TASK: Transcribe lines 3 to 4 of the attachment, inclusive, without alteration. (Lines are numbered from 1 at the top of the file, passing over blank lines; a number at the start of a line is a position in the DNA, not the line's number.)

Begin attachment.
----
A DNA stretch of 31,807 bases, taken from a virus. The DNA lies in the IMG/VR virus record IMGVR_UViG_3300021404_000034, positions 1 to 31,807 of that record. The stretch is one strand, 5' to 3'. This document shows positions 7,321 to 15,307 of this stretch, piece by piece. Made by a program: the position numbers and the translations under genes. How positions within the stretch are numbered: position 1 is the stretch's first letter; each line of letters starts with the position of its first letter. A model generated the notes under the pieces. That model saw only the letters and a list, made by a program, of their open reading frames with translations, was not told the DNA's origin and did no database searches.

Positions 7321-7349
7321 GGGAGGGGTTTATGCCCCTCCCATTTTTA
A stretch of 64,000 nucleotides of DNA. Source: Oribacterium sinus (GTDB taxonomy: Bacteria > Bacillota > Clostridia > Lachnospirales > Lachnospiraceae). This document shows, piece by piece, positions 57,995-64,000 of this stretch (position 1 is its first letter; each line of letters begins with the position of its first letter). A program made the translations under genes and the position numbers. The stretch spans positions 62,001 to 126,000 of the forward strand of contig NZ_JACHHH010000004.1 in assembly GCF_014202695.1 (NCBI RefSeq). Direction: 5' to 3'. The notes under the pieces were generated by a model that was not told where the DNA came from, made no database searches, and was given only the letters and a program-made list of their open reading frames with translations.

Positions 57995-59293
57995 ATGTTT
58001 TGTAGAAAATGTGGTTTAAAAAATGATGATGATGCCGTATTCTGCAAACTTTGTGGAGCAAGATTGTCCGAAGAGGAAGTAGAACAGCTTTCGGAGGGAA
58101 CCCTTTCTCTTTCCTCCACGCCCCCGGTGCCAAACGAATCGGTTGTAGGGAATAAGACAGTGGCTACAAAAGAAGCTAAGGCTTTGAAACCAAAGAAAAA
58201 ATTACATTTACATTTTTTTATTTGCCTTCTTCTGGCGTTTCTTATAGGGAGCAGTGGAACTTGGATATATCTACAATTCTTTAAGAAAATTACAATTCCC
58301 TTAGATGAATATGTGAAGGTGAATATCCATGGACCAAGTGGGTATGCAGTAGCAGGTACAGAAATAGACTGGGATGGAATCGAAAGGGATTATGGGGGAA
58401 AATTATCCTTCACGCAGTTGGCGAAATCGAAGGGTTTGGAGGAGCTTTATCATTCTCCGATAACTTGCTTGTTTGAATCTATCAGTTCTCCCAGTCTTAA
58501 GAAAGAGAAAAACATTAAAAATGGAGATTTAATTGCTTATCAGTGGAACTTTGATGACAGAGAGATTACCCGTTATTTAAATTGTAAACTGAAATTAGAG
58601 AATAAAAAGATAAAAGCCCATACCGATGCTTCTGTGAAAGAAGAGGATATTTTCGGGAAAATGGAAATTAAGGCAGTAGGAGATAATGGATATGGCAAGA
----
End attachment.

7321 GGGAGGGGTTTATGCCCCTCCCATTTTTA
A stretch of 64,000 nucleotides of DNA. Source: Oribacterium sinus (GTDB taxonomy: Bacteria > Bacillota > Clostridia > Lachnospirales > Lachnospiraceae). This document shows, piece by piece, positions 57,995-64,000 of this stretch (position 1 is its first letter; each line of letters begins with the position of its first letter). A program made the translations under genes and the position numbers. The stretch spans positions 62,001 to 126,000 of the forward strand of contig NZ_JACHHH010000004.1 in assembly GCF_014202695.1 (NCBI RefSeq). Direction: 5' to 3'. The notes under the pieces were generated by a model that was not told where the DNA came from, made no database searches, and was given only the letters and a program-made list of their open reading frames with translations.